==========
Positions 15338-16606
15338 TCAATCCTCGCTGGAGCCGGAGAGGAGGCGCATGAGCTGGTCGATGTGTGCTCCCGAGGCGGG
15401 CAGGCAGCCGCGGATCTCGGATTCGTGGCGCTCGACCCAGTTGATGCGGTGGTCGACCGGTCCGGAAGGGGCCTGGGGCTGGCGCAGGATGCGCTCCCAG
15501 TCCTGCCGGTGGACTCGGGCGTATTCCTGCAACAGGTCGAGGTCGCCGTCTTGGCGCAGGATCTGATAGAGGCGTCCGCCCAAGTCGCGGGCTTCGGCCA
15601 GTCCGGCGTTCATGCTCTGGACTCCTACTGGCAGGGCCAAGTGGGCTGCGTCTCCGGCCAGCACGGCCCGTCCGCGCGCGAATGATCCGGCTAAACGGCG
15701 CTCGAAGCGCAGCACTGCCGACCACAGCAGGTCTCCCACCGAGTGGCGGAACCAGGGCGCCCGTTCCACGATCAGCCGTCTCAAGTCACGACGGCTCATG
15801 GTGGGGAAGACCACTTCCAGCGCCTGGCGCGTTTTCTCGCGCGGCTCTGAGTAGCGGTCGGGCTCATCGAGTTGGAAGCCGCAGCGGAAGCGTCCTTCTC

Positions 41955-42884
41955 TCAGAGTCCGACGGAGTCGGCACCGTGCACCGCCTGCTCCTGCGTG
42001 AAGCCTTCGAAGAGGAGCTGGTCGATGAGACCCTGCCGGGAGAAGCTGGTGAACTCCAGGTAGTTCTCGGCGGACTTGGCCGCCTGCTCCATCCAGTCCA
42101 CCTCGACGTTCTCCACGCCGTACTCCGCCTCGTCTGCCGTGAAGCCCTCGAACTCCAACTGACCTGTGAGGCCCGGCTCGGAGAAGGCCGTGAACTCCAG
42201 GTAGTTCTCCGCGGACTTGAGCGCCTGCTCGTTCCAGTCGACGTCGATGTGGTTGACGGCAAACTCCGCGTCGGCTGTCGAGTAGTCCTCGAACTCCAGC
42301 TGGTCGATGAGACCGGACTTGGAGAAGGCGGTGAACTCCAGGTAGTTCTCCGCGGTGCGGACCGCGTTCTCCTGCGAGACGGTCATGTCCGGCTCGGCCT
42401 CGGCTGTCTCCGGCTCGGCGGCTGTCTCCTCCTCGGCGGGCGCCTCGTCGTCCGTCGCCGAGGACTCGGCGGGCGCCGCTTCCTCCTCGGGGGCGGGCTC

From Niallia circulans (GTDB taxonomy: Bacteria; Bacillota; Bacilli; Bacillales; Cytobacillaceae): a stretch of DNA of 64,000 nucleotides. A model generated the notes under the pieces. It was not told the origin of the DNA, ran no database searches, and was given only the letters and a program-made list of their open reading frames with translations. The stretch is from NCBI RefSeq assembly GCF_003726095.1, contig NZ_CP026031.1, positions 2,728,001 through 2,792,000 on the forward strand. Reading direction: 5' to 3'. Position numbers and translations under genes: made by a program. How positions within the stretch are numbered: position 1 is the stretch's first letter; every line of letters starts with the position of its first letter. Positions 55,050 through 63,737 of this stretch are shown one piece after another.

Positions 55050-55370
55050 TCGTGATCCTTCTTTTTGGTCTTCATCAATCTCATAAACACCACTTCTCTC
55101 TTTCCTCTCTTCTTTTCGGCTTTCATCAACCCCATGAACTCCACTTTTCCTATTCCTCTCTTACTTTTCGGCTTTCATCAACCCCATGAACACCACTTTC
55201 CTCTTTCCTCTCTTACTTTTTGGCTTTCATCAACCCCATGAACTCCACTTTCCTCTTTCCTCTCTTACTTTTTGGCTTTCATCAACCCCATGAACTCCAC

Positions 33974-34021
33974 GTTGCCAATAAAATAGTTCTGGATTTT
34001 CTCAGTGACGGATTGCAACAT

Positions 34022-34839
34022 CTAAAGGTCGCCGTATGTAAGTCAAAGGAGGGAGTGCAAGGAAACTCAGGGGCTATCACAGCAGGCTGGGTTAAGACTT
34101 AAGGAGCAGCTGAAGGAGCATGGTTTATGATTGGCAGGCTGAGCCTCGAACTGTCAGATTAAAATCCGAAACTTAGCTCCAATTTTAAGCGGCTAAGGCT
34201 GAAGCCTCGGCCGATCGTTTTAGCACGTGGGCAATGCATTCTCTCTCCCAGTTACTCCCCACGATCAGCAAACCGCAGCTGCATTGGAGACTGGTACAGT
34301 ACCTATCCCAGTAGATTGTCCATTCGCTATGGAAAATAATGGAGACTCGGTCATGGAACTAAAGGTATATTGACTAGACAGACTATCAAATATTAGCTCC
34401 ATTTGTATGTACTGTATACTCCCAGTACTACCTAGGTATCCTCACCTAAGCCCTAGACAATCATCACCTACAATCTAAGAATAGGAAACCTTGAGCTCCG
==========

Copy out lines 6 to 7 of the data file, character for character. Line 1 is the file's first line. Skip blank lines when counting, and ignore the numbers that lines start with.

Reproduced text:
15701 CTCGAAGCGCAGCACTGCCGACCACAGCAGGTCTCCCACCGAGTGGCGGAACCAGGGCGCCCGTTCCACGATCAGCCGTCTCAAGTCACGACGGCTCATG
15801 GTGGGGAAGACCACTTCCAGCGCCTGGCGCGTTTTCTCGCGCGGCTCTGAGTAGCGGTCGGGCTCATCGAGTTGGAAGCCGCAGCGGAAGCGTCCTTCTC